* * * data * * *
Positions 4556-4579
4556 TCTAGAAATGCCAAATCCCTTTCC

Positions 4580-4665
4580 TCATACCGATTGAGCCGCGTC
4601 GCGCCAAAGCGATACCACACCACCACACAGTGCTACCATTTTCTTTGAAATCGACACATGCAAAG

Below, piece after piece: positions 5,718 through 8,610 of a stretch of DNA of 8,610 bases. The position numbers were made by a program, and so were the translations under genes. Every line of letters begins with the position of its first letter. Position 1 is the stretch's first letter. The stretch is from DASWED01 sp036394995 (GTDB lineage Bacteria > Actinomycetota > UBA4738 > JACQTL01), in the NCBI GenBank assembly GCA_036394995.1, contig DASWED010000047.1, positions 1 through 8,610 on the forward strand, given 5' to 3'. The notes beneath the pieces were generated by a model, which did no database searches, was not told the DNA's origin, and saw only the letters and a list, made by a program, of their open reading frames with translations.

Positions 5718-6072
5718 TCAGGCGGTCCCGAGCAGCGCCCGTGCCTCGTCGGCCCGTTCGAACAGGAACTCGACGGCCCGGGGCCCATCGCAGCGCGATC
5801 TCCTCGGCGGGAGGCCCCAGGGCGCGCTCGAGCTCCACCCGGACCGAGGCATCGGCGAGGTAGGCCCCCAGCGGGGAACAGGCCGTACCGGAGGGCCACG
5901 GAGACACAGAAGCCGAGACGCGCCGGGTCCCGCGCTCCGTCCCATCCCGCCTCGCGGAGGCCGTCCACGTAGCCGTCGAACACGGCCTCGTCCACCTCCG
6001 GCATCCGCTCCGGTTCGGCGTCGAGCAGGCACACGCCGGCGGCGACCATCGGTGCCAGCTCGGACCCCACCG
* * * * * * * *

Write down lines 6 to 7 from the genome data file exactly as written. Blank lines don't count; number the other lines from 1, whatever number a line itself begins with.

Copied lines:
Below, piece after piece: positions 5,718 through 8,610 of a stretch of DNA of 8,610 bases. The position numbers were made by a program, and so were the translations under genes. Every line of letters begins with the position of its first letter. Position 1 is the stretch's first letter. The stretch is from DASWED01 sp036394995 (GTDB lineage Bacteria > Actinomycetota > UBA4738 > JACQTL01), in the NCBI GenBank assembly GCA_036394995.1, contig DASWED010000047.1, positions 1 through 8,610 on the forward strand, given 5' to 3'. The notes beneath the pieces were generated by a model, which did no database searches, was not told the DNA's origin, and saw only the letters and a list, made by a program, of their open reading frames with translations.

Positions 5718-6072